There's a lot of excited chatter about new comedy 'Looking,' but what's it really about?
New HBO comedy Looking will premiere this weekend after months of excitement. The hotly anticipated new show will feature a group of gay friends living in San Francisco and will star Jonathan Groff, Frankie J. Alvarez and Murray Bartlett. With upcoming premieres in the US and US, great things are expected of Michael Lannan's dramedy, with some early critics drawing comparisons with HBO's other hit, Girls.
Jonathan Groff, Murray Bartlett & Frankie J. Alvarez Star In New HBO Comedy 'Looking.'
Predominantly directed by Andrew Haigh, the first season will set the modern day scene in which video game-developer Patrick (Groff), artist assistant and Patrick's best friend Agustín (Alvarez) and Dom's (Bartlett) characters are brought into focus. The series clearly stands-out for its three central gay characters but Haigh explains there's much more to it than the tiresome gay clichés and stereotypes.
Insisting "it's just about the lives of these characters," the director explains "It's just a show with gay people, which is slightly different than calling it a gay show. It doesn't necessarily put people off, but it does make it sound like it's all about being gay. And we never wanted it to be an issue-based show," via THR.
Though even in the 21st century there is still opposition to homosexuality existing in the first place, let alone - God forbid! - it being attributed to funny, warm and intelligent TV characters. Haigh is confident that Looking's target audience will embrace the three-dimensional characters and humorous storylines, regardless of anyone's sexuality. "I think the dominant audience is initially going to be gay people," he said, adding "But it will expand. Especially young audiences who have no problem watching gay content, and as things have changed, so many more people [...] know more gay people in their lives. Hopefully it's a more inclusive society, and more people are ready to watch this kind of thing."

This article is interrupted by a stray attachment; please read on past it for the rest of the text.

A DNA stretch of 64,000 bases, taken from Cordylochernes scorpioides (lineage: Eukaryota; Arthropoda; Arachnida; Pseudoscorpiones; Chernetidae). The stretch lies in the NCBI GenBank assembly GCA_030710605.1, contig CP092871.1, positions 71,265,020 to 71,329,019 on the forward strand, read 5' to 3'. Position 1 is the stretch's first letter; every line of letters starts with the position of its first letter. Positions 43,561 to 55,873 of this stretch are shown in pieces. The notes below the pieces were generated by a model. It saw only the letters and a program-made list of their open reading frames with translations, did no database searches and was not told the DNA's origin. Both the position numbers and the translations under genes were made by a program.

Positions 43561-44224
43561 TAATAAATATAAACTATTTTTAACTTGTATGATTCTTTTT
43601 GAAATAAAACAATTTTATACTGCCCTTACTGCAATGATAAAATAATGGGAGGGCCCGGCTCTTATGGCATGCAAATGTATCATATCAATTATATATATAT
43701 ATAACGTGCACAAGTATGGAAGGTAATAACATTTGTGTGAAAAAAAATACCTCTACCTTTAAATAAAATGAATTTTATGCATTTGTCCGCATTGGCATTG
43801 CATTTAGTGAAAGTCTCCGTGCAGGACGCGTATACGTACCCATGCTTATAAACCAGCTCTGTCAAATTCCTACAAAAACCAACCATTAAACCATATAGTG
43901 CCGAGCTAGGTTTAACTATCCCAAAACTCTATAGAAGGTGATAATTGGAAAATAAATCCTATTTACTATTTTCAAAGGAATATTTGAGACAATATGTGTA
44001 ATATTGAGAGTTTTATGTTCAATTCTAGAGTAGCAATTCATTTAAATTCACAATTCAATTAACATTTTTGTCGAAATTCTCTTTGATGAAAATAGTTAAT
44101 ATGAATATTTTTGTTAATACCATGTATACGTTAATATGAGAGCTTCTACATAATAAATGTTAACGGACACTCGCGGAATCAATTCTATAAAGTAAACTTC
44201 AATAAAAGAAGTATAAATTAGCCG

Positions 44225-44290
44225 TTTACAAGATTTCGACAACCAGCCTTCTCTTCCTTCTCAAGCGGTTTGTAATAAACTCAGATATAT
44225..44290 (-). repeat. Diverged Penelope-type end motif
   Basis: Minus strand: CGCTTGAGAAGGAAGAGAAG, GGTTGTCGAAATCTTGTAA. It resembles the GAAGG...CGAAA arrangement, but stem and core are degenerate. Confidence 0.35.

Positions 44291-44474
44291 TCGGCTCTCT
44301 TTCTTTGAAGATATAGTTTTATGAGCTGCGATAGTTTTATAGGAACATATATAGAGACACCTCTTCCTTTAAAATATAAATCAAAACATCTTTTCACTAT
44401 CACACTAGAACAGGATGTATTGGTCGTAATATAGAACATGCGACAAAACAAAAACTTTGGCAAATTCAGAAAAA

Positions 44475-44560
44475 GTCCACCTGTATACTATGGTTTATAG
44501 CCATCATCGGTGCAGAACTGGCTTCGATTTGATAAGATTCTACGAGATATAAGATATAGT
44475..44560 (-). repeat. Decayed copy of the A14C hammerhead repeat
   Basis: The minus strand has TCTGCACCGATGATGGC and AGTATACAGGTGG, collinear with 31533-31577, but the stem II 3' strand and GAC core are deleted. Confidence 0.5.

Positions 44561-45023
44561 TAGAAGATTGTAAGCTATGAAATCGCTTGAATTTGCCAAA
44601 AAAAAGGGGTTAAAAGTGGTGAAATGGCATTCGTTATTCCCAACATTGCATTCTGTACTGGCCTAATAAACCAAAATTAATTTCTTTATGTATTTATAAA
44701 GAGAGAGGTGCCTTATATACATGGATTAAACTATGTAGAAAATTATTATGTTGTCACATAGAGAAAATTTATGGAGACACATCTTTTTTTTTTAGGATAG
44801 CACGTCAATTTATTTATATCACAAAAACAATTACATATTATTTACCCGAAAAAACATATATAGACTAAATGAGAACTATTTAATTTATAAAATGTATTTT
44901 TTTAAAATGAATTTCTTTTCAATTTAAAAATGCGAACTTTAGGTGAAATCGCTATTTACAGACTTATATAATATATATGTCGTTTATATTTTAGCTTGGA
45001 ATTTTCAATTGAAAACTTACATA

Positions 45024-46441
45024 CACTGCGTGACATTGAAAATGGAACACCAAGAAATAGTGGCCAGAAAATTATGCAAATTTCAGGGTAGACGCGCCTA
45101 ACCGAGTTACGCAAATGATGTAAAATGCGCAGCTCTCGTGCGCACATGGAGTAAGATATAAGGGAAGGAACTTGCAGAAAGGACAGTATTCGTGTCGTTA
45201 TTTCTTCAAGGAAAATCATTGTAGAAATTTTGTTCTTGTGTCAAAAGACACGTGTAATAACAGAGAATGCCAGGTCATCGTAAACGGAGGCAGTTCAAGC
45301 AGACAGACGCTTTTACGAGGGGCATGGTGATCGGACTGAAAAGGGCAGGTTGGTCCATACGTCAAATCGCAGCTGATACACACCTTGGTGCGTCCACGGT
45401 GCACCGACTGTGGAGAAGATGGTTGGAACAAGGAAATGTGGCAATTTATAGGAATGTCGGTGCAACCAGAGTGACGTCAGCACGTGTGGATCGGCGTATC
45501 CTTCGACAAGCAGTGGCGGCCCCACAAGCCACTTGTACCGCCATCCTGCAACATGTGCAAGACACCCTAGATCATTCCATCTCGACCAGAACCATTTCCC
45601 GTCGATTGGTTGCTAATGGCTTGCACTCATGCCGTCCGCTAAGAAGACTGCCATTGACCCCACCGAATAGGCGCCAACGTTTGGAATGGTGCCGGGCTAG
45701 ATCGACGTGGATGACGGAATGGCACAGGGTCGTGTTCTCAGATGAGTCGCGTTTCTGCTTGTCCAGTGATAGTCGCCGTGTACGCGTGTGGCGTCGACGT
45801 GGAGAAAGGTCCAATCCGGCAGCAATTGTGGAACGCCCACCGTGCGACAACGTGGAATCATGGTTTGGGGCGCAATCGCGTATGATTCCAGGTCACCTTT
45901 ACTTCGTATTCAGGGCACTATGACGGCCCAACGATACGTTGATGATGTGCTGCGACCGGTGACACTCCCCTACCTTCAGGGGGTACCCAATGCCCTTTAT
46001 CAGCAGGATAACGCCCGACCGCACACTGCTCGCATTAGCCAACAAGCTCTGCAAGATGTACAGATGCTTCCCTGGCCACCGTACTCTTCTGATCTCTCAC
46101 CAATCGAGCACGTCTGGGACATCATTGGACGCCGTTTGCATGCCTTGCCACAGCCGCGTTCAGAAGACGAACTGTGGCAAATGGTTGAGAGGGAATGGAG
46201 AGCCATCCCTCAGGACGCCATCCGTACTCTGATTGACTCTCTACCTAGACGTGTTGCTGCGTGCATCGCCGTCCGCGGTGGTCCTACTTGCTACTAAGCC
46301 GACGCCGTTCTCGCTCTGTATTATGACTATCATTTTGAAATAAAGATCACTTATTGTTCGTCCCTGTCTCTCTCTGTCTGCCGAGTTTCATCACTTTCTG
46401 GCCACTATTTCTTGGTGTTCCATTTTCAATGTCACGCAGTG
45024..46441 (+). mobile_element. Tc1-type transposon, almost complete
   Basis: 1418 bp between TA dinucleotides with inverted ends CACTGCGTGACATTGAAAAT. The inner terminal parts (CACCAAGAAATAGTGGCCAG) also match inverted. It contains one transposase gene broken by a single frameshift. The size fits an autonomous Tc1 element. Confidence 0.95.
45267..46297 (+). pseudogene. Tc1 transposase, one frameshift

Amongst critics, the show has invited comparisons to Lena Dunham's 20-something life crisis sitcom Girls, which has seen the actress hailed as the voice of a generation. Despite being enthusiastic Girls fans, Haigh and Lannan are keen to break away from the idea that Looking is a pastiche or a counterpart comedy and can stand on its own.
Check Out The 'Looking' Season One Trailer:
"I don't mind that it gets talked about in the same sentence because I think Girls is a great show, but I do think they're different shows," reasons Haigh whilst Lannan adds "It's always an honor to be compared to groundbreaking shows like that, but the show is so different, and we started developing it far before any of us had heard of Girls. So it does come from a different place."
Interestingly, when the show was in development, no one on the Looking team knew if gay marriage would soon be legalized in California but guessed it would be, which ties in with one episode's plot. As a result, Haigh expressed a wish that the show could have aired earlier: "I think it would have been nicer if it were a bit earlier, but it comes out when it does," he said.
Looking will premiere on Sunday 19th January at 10:30 p.m. on HBO.